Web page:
With his latest, he once again works in perfect sync with Radiohead member Jonny Greenwood, who has helped bring that old touch into his latter period setting works.

The deeply ingrained romantic track of the film influence Greenwood's work here. A constant soft touch to the music, that slows down the films energy to the right base allowing for that slow moving trippy feel to everything. It's what gives the whole score the matching vibe with the convoluted plot and keeps the audience however permanently focused on proceedings and heavy dialogue, thanks to its wonderfully matched subtlety.

Wavering off, Greenwood hits the right notes out of his element when he presents a clear cut wonderful dichotomy. Harsher rock sounds invade the smoothness, producing the once again hazy effect, giving Vice some much needed energy.

Mica Levi for Under The Skin

Eerie and hauntingly atmospheric, Mica Levi's score for this enchanting alien fare is what provides this cinematic beauty with an equally apt chilling vibe. It's what paints the picture of the hollow shells the film rides on, a sense of mystic and dread that pervades throughout.

The score constantly builds a sense of tension, that grasps the viewer by the neck never releasing for one second. It's breathlessly magnificent, matching the visuals toe to toe. Levi shows a restraint but pulls no punches, in diving through layers of the music in revealing in character and reveling in the features lead performance.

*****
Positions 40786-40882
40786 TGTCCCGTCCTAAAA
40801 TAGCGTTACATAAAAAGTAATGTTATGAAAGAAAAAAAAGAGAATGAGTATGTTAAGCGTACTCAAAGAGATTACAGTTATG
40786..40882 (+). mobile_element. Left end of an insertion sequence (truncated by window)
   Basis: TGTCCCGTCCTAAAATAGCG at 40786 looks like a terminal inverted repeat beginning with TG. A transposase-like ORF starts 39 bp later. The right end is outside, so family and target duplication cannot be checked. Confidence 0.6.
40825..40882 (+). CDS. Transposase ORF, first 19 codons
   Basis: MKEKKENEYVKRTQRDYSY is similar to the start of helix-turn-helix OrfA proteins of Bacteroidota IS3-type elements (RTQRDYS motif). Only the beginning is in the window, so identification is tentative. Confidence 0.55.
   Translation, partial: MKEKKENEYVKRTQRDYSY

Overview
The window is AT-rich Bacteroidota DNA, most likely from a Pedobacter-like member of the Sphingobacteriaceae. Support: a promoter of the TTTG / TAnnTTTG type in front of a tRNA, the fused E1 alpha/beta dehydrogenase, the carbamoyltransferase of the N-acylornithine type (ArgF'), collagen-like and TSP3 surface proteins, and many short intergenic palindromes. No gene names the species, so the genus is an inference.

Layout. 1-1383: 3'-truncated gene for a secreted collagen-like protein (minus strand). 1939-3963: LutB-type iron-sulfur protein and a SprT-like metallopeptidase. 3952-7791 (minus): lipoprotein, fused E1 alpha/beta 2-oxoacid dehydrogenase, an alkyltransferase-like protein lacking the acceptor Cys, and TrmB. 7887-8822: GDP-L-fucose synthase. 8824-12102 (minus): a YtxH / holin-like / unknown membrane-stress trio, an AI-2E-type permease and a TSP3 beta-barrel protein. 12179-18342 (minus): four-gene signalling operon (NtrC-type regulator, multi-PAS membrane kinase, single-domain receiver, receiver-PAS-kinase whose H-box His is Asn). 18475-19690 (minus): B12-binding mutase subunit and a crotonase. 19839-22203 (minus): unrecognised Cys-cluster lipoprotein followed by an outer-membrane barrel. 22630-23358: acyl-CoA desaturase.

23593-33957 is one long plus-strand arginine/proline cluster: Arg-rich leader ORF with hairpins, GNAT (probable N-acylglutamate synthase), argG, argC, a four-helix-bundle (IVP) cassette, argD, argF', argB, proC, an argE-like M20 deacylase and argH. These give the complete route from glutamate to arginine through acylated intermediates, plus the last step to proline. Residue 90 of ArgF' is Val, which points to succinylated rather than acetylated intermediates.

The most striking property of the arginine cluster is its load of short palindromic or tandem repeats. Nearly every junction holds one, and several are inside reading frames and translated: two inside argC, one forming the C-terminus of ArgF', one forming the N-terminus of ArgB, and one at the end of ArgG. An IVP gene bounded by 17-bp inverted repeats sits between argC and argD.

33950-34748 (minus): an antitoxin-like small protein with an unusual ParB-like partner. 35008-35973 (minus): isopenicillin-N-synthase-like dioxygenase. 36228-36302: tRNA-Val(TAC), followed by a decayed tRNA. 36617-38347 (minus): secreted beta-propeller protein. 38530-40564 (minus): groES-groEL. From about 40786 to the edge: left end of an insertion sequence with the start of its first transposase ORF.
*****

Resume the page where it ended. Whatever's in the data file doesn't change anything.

Each string and beat providing the audience with a sense of thrill, just keeps one's ears alert and eyes wide open.

James Newton Howard for Nightcrawler

It's as cliché as it can get for the genre, but Howard's latest work keeps the thrills coming and that's all that matters. As riveting as each piece of the film, the score is at it's most crafty in the true sphere of points where the thrills just keep coming.

In the car chase it's a mess and a mass of beats constantly thumping in your ears, keeping the action engaging and quick moving. During Lou Bloom's raid and desecration of an invaded house, it keeps a low humming mood; producing the dual effect of excitement yet disgust.

But it is in the silences that Howard lets a lot be spoken. The brazen attitude of Bloom and the psychological mining of his character brought forth within moments of sheer horror, fear and nail biting anticipation amplified by the sounds of nothingness. It adds the extra layer of fear that the narrative needs to pull into this dreaded character study.

And the Winner is...

Mica Levi for Under The Skin!

Fun Fact: Despite really being a tough decision at the tale end with the introduction of A Girl Walks Home Alone At Night, Under The Skin has been at the top of this nomination the whole year since I first saw it. 

Up Next: New Additions to the list rise up as we go to a bevy of Technical Awards!

'Nuff Said 

Aneesh Raikundalia